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2013 Secondary School Festival. Folger Shakespeare Library.

2013 Secondary School Festival. Folger Shakespeare Library.

Let’s make a date for another day to have a longer, more nuanced conversation about the many parts of the Common Core.

For now, I just want to say that if we could put politics aside and testing aside (and unfortunately, in our beloved field of education, we can put aside neither for long), the expectations for student mastery laid out in the Common Core are the same kinds of expectations that good teachers have had for their students for centuries. Centuries.

And what gets me going on about the Common Core at the moment is that our theatre is crammed this week and next with middle and high school students performing Shakespeare at the Secondary School Shakespeare Festival. (more…)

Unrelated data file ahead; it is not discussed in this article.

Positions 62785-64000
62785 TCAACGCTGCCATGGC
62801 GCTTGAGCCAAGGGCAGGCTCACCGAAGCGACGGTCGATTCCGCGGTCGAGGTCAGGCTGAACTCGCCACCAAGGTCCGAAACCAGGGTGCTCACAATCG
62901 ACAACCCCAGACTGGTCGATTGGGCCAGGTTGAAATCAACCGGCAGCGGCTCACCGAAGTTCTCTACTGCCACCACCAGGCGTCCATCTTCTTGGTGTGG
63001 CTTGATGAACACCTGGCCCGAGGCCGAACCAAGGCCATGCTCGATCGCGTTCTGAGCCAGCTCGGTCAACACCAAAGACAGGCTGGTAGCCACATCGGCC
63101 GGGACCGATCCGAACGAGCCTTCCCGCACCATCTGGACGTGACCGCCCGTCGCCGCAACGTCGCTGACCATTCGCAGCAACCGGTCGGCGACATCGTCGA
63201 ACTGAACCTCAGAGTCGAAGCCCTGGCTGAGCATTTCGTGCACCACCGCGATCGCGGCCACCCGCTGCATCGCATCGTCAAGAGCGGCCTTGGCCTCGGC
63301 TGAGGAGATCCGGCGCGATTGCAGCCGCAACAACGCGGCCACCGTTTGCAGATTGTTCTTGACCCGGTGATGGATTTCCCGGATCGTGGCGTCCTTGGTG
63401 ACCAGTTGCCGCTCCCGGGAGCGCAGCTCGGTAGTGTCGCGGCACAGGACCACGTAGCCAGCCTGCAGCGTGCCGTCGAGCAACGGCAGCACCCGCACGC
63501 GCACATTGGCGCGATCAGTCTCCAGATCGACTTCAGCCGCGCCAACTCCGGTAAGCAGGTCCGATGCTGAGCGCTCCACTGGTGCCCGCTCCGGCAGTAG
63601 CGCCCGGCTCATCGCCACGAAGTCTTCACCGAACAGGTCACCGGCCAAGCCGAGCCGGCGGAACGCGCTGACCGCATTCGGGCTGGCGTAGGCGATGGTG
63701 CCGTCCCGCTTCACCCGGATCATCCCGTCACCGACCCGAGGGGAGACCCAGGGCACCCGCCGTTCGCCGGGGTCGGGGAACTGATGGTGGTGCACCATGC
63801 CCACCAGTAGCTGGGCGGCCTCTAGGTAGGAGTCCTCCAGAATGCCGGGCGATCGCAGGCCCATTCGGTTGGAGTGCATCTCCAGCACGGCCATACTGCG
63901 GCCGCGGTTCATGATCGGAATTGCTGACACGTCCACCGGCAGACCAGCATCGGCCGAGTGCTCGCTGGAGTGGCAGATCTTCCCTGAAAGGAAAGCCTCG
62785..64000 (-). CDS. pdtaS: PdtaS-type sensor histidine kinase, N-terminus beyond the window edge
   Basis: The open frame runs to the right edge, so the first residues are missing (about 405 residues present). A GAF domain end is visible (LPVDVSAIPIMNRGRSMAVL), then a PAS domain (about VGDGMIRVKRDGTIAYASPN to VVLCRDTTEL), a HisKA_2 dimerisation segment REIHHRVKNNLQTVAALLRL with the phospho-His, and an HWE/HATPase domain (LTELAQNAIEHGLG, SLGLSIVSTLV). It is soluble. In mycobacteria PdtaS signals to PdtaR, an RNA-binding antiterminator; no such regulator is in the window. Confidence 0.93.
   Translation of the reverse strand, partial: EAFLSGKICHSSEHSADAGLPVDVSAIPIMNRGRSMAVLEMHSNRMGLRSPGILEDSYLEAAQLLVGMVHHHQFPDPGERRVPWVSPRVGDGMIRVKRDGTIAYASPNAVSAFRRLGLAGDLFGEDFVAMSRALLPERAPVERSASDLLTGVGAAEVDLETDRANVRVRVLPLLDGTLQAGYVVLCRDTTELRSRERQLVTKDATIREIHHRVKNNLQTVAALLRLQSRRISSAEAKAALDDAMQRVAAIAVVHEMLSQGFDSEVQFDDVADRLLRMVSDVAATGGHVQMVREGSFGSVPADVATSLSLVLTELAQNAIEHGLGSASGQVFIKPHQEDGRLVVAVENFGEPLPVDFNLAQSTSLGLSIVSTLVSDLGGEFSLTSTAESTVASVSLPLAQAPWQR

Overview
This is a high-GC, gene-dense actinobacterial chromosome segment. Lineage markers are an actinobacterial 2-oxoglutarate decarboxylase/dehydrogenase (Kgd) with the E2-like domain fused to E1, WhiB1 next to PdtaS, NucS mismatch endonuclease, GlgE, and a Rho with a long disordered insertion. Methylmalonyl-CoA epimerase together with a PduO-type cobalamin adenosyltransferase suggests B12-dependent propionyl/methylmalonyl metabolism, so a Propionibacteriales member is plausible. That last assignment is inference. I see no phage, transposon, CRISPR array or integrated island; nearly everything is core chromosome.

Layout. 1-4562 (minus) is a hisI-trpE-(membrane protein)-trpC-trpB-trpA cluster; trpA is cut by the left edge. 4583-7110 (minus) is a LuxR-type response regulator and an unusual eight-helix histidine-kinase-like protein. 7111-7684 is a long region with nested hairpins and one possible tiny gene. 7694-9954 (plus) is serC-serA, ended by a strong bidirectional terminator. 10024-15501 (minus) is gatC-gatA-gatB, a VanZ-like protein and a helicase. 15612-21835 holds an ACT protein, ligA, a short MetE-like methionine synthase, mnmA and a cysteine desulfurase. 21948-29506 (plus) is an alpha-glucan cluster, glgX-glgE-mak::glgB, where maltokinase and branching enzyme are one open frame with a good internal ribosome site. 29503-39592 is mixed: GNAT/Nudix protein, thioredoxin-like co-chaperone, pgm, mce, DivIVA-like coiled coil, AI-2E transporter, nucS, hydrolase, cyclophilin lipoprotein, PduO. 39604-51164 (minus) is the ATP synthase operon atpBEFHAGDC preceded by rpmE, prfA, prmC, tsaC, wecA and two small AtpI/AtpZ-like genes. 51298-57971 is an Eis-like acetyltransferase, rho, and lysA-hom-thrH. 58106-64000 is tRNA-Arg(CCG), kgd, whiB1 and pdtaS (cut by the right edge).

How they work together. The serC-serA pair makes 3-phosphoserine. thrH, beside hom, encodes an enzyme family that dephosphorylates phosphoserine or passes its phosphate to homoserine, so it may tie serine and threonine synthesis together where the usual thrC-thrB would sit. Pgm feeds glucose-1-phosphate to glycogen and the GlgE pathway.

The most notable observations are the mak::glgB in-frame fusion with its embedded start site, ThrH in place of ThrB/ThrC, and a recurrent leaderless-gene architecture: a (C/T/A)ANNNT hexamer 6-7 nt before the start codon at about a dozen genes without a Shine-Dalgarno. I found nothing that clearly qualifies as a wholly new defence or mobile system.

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Lots of buzz around the Folger these days because Janet Griffin, Artistic Producer of the Folger Theatre, and Robert Richmond, director of our upcoming production of Richard III, are taking a walk on the wild side.

You know about the theatre here, right?  Background in case you don’t:  Folks here sometimes call the Folger Theatre “an evocation of an Elizabethan theatre”… not a model of any one in particular but with features like galleries and an inner above that make you think of the Globe.

It’s a sweet little 250-seat theatre tucked right inside the Library building.  Janet and her team produce three or four award-winning plays a year, and if you haven’t seen a play here, put us on your New Year’s resolution list right this minute.

So how do we get from an Elizabethan theatre to the wild side? (more…)

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reposted with permission from the Folger Theatre Blog

“Grumble, Grumble.”
“Snort”
“Whine”
“Complaint”
“But it’s soooo eeeearly!”
“This is ungodly.”
“Oh, no…I’m going to need a nap!”
“Is there coffee?”

And so it goes…

It’s a student matinee of our Romeo and Juliet at the Folger Theatre and our call is practically the butt crack of dawn. We have to be at the theatre no later than ELEVEN o’clock. I mean, in the MORNING! What?!